Another year passes, and yet another one of our True American traditions has been robbed from us by the sicko libs. Of course, I mean Halloween: the season of goblins, witches, and spooks. Whoops, am I not allowed to say that word anymore? Well, then how about "the living challenged?" Folks, that's just one piece of the mountain of bullhonkey a Christian Grandfather like myself has to go through when getting a new generation of little ones ready for trick-or-treating.
Back in my day, Halloween existed as a chance for a boy's imagination to shine. It was the one night of the year when he could be an army man, some sort of superhero, or a hobo clown, and nothing else. When I raised my own children over 30 years ago, the options had expanded somewhat, but we still respected the child's right to express itself. When my own spitting image wanted to be the black Ghostbuster for Halloween of '85, I gave him a stern talking-to about how wrong that could look, and what people would say. After all, before the multiple rifle accidents my little David was once the spitting image of a young Harold Ramis. But, two cans of shoe polish, one vacuum cleaner, and a jumpsuit later, and he looked exactly like old What's His Face--I think he was in Die Hard.
In these modern times, the P.C. Police have their Thought Rifles armed and ready just in case any of our children dream a little too big this Halloween. My sweet grandson Dale's "homeroom" (What even is that?) teacher sent a form home to his parents, requesting that she know in advance what his Halloween costume will be, due to "sensitivity" issues. People, I don't even want to know what a "Moana" is--and I don't care to learn--but I'm sure it's absolutely harmless for a child to put on its horns or cape or whatever. Sadly, this P.C. business seems to be rubbing off on little Dale: I told him it would be a real hoot if we dressed him up like an honest injun, but he said his friend Priyansh would be upset. Now, he might be a little old to have an imaginary friend with such a ridiculous name, but I worry the spark of imagination in his eyes might be one day snuffed out by the steel-toe boot of "sensitivity."
And it's not just the schools, either. Just the other week, my block association sent me a friendly "reminder" that I shouldn't give out any candies with peanuts, lest the little snowflakes get offended once again. I shouldn't have to remind you that my generation put almost everything in our mouths, and we turned out just fine. Sure, some of our throats closed up and we asphyxiated to death, but back then families tended to bounce back immediately with a new bun in the oven. (And don't get me started about the decline in certain birth rates.) Also, all of those child funerals meant us kids had one, if not two, suits at the ready for any occasion. If a few extra Babe Ruths in those trick-or-treat bags could make Dale's generation a little more well-dressed, you'll find me at the Costco, buying them in bulk.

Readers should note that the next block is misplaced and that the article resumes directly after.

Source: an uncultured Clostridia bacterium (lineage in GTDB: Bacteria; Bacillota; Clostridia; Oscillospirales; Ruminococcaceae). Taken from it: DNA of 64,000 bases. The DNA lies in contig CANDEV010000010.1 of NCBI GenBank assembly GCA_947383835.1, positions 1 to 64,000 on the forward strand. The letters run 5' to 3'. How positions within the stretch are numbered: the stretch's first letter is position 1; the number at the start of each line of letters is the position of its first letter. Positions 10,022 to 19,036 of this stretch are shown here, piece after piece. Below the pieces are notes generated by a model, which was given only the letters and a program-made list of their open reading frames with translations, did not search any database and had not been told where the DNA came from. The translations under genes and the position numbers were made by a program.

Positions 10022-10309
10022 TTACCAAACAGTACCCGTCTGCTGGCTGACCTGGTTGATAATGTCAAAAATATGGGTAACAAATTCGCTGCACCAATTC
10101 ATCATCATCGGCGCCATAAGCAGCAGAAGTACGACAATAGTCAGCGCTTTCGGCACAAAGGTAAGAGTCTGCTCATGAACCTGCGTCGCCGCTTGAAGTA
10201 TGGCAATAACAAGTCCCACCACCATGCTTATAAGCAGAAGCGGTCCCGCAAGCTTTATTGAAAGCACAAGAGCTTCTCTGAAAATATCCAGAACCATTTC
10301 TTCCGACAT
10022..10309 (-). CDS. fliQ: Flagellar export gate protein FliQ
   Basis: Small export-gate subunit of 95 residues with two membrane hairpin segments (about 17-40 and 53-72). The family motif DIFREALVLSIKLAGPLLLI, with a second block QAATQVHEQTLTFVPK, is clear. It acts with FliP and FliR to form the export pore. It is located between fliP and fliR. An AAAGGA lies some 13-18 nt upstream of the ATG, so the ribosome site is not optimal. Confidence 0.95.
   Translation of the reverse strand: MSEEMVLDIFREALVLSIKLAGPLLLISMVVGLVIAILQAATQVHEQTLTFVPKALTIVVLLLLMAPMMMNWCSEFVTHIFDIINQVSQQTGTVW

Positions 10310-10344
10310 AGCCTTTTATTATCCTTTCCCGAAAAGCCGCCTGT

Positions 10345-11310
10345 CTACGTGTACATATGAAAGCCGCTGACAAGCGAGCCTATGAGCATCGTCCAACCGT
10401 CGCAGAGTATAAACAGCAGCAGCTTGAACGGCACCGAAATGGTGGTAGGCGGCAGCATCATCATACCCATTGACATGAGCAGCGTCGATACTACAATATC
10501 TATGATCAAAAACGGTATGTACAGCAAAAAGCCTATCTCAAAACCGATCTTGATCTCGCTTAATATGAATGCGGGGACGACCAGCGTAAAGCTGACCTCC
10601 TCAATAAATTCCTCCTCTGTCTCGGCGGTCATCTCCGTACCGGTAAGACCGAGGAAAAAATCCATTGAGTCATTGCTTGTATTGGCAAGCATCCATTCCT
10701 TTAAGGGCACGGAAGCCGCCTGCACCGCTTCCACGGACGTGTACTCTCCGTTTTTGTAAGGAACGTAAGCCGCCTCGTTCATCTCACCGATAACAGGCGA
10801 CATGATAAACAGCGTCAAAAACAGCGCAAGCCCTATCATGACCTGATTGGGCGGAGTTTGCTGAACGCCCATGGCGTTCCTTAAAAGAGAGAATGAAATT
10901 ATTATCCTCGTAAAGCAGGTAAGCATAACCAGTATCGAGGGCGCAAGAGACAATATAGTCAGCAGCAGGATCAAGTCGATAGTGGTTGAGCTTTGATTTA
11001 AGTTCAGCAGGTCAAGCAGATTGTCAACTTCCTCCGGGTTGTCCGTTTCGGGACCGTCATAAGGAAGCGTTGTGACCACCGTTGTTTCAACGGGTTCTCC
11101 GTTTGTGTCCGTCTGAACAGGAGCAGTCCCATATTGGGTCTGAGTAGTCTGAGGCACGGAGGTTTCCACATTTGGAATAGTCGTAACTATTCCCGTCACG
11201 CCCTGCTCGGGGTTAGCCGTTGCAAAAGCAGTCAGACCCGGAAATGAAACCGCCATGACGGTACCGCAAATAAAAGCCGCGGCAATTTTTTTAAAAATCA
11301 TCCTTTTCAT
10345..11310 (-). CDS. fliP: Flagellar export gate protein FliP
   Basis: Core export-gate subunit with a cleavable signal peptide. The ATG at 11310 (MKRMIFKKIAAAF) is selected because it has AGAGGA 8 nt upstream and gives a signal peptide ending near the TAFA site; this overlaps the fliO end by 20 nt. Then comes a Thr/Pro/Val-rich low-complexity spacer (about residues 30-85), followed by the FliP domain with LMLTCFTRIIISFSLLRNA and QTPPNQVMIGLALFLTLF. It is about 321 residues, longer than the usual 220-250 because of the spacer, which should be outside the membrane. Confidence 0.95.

First we had the War on Christmas, and now we have the War on Halloween. It won't be long before other treasured holidays like Arbor Day become yet another sissified hug-off that distances itself from proud traditions a vocal minority finds "offensive." As someone about to enter their golden years, this "safe space" culture really brings me down. Halloween was going to be the highlight of my autumn, given the fact that I can no longer watch NFL games since the sight of black men kneeling for upwards of 90 seconds aggressively irritates my heart condition. Sadly, with Halloween already lost to the leftists, my strength and bravery are best saved for defending another holiday.
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